The mayor also serves as the head of City Council and, until recently, had near-total control over City Council’s weekly agenda. However, this dynamic is shifting due to a recently approved charter amendment that allows any three council members to band together and place a proposal on the agenda.

Mayor Sylvester Turner, constrained by term limits, will leave office in January. The race to succeed him has narrowed to state Sen. John Whitmire and U.S. Rep. Sheila Jackson Lee, who received 42.5% and 35.6% of the vote, respectively, in the November general election. Since neither candidate secured a majority, they are set to face off in a runoff election on Dec. 9.

Here’s what you need to know about the scope of authority that comes with being Houston’s mayor.

The Houston mayor acts as the city’s general manager and official representative, earning $236,188 per year, according to the city’s latest payroll data. This position ranks as one of the highest-paid jobs at Houston City Hall.

As the chief executive officer, the mayor ensures that all city laws and ordinances are properly enforced. The mayor is also tasked with signing all proposals approved by City Council, keeping council members informed about the city’s financial status and drafting the annual budget for council approval.

The mayor is in charge of all administrative aspects within the government and holds the power to appoint department heads, subject to confirmation by the council. Additionally, the mayor can remove any of these directors without council approval and make personnel decisions about other city employees as permitted by law.

Beyond executive and administrative powers, Houston’s mayor also presides over City Council with voting privileges. 

Until recently, the mayor could block nearly any policy idea from reaching the council for discussion or a vote. In November, however, 83% of the Houston electorate voted to approve a charter amendment to loosen the mayor’s control over the council’s legislative agenda. Now, any three of the 16 council members have the ability to place an item on the agenda for a vote.

In the United States, cities generally adopt one of two governance models: the “strong mayor” or the “weak mayor” system. 

In a “strong mayor” city like Houston, the mayor has almost complete administrative authority. In a “weak mayor” city like Dallas, the mayor’s executive powers are more restricted – with greater authority vested in an appointed city manager or the city council.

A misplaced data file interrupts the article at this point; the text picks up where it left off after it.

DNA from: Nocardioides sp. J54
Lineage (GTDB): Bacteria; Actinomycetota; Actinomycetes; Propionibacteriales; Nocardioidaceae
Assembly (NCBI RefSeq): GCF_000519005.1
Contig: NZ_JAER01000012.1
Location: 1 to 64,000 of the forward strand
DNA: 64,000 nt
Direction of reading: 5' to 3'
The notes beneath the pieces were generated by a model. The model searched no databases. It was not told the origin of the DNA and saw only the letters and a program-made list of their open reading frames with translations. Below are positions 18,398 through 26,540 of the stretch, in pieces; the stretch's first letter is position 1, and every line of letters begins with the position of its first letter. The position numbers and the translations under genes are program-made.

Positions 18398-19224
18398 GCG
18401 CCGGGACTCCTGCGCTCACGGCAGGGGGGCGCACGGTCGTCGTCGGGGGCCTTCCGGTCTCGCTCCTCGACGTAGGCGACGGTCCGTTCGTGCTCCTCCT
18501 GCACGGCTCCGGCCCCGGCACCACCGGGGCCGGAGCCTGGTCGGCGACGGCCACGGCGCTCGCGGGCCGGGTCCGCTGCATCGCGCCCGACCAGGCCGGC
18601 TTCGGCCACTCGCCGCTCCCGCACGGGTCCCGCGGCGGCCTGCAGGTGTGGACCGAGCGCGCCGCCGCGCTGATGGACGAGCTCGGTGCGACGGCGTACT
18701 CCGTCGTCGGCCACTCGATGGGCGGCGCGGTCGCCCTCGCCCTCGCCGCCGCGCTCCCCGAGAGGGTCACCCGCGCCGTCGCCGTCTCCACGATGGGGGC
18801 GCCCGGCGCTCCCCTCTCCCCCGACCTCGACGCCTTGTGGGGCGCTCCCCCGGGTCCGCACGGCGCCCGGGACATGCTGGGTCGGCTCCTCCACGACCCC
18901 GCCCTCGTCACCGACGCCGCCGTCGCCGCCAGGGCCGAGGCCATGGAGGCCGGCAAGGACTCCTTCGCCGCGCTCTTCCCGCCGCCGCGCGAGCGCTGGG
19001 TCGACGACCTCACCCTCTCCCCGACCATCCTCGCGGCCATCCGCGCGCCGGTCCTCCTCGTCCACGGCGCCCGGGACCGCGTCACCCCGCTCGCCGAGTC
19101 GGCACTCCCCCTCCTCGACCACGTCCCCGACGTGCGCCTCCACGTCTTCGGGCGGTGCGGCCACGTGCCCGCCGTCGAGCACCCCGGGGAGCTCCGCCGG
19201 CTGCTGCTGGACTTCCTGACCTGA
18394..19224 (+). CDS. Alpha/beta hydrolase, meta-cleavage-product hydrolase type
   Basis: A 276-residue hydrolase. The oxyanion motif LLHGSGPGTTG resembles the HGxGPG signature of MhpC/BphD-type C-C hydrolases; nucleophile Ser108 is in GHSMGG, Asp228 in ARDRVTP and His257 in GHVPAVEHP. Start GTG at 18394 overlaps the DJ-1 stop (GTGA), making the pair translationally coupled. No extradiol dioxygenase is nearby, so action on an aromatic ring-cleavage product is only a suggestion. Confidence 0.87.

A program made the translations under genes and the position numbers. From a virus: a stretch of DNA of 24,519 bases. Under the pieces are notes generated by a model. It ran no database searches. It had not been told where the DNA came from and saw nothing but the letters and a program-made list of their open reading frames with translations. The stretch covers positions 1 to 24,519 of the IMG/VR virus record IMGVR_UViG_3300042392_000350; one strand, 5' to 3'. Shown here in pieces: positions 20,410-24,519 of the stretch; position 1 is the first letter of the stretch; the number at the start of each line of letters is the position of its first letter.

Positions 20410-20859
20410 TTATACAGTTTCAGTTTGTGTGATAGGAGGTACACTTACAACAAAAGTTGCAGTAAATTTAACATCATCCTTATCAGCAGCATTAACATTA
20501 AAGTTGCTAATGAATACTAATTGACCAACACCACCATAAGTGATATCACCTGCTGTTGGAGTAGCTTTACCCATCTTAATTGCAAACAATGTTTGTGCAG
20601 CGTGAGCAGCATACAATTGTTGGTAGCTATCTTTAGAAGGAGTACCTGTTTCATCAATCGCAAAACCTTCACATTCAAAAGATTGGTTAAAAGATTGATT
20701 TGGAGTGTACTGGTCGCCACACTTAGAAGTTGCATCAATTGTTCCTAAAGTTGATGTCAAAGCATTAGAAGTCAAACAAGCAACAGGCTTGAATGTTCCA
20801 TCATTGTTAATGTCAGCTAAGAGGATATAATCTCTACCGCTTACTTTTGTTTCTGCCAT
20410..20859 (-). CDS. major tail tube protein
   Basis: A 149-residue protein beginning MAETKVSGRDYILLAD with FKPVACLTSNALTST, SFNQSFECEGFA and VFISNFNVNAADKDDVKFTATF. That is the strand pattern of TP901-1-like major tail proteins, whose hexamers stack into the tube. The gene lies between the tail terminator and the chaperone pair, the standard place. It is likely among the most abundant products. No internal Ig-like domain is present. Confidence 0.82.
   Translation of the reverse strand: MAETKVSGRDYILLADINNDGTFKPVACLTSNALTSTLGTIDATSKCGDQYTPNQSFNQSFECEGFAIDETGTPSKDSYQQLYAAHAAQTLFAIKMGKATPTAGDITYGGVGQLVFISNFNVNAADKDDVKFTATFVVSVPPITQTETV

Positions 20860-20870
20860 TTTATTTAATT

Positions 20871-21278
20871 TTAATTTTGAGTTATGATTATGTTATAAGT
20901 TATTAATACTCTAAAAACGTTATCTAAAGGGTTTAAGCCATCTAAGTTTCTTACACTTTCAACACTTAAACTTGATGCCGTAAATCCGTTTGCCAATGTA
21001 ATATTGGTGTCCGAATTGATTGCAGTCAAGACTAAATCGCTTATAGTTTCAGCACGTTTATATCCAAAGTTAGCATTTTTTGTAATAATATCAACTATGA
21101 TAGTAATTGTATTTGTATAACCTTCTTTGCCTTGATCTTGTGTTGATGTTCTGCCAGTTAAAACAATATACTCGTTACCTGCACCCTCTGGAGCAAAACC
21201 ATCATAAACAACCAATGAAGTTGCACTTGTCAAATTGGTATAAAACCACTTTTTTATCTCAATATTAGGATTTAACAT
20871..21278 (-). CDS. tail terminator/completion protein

The power of Houston’s mayor stands out even among “strong mayors,” as no other major city in the country allows its mayor to set the council agenda, according to former Mayor Annise Parker.

Critics argue that the system places too much power with a single elected official. But Parker said the process enabled her administration to thoroughly review upcoming proposals and avoid overwhelming the weekly meeting with underdeveloped or legally unsound policy ideas. 

“You solve a lot of problems before they get there,” Parker said. “And again, if you have a good mayor, they’re already meeting regularly with council, they’re using the committee structure so the council members have input into things that are happening.”

While the new ability for council members to add items to the agenda will impact the mayor-council relationship, Parker said she does not anticipate it to significantly weaken the mayor’s power.

“The mayor retains complete administrative authority under the charter, and every city employee still reports to the mayor,” she said. She added that any attempts by council members to infringe on this power will be dismissed as illegal motions.

City Attorney Arturo Michel agreed with Parker’s assessment, saying that the new process will simply put more items on the table for discussion.

The city, however, will need to put safeguards in place to make sure that council members do not accidentally violate the Texas Open Meeting Act. For example, members discussing potential proposals should refrain from emailing or texting other members in a way that could involve enough members to constitute a quorum.

“I think it’s a legitimate concern. I don’t think it’s a given,” Michel said. He added that the city will develop a set of guidelines to advise the upcoming council body on appropriate communication practices and to ensure compliance with the law.


The Chron E-Board take today is on the City of H-Town finally addressing the water bill mess. There is no mention in the take on the outstanding reporting by KPRC-TV Channel 2 investigative/consumer reporter Amy Davis. Come on!


We are done with early voting. Saturday is your last day to vote in the City of H-Town runoff.